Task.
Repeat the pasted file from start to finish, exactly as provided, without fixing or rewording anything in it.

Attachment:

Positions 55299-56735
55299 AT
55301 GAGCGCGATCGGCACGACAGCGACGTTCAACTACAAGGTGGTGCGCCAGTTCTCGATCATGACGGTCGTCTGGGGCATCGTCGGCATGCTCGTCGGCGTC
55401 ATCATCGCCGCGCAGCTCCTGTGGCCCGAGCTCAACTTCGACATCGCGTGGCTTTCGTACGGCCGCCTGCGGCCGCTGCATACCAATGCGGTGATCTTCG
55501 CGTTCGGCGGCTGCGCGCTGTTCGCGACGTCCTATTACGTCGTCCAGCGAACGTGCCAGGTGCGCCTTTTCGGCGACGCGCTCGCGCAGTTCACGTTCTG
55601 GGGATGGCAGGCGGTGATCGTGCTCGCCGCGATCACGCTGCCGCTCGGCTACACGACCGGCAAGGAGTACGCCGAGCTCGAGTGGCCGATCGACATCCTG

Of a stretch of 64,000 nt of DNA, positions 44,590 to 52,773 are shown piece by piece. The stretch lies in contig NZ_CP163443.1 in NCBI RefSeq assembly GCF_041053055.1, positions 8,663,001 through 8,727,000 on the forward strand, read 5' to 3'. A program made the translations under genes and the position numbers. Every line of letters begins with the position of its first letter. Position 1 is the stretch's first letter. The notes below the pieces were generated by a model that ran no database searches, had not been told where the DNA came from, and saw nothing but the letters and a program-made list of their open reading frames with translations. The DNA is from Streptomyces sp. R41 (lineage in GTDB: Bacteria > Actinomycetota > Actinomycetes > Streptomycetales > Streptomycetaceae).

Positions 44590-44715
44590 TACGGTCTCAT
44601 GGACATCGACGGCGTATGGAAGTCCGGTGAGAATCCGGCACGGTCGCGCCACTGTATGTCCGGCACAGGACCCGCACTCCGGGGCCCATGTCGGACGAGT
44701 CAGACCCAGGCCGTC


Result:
Positions 55299-56735
55299 AT
55301 GAGCGCGATCGGCACGACAGCGACGTTCAACTACAAGGTGGTGCGCCAGTTCTCGATCATGACGGTCGTCTGGGGCATCGTCGGCATGCTCGTCGGCGTC
55401 ATCATCGCCGCGCAGCTCCTGTGGCCCGAGCTCAACTTCGACATCGCGTGGCTTTCGTACGGCCGCCTGCGGCCGCTGCATACCAATGCGGTGATCTTCG
55501 CGTTCGGCGGCTGCGCGCTGTTCGCGACGTCCTATTACGTCGTCCAGCGAACGTGCCAGGTGCGCCTTTTCGGCGACGCGCTCGCGCAGTTCACGTTCTG
55601 GGGATGGCAGGCGGTGATCGTGCTCGCCGCGATCACGCTGCCGCTCGGCTACACGACCGGCAAGGAGTACGCCGAGCTCGAGTGGCCGATCGACATCCTG

Of a stretch of 64,000 nt of DNA, positions 44,590 to 52,773 are shown piece by piece. The stretch lies in contig NZ_CP163443.1 in NCBI RefSeq assembly GCF_041053055.1, positions 8,663,001 through 8,727,000 on the forward strand, read 5' to 3'. A program made the translations under genes and the position numbers. Every line of letters begins with the position of its first letter. Position 1 is the stretch's first letter. The notes below the pieces were generated by a model that ran no database searches, had not been told where the DNA came from, and saw nothing but the letters and a program-made list of their open reading frames with translations. The DNA is from Streptomyces sp. R41 (lineage in GTDB: Bacteria > Actinomycetota > Actinomycetes > Streptomycetales > Streptomycetaceae).

Positions 44590-44715
44590 TACGGTCTCAT
44601 GGACATCGACGGCGTATGGAAGTCCGGTGAGAATCCGGCACGGTCGCGCCACTGTATGTCCGGCACAGGACCCGCACTCCGGGGCCCATGTCGGACGAGT
44701 CAGACCCAGGCCGTC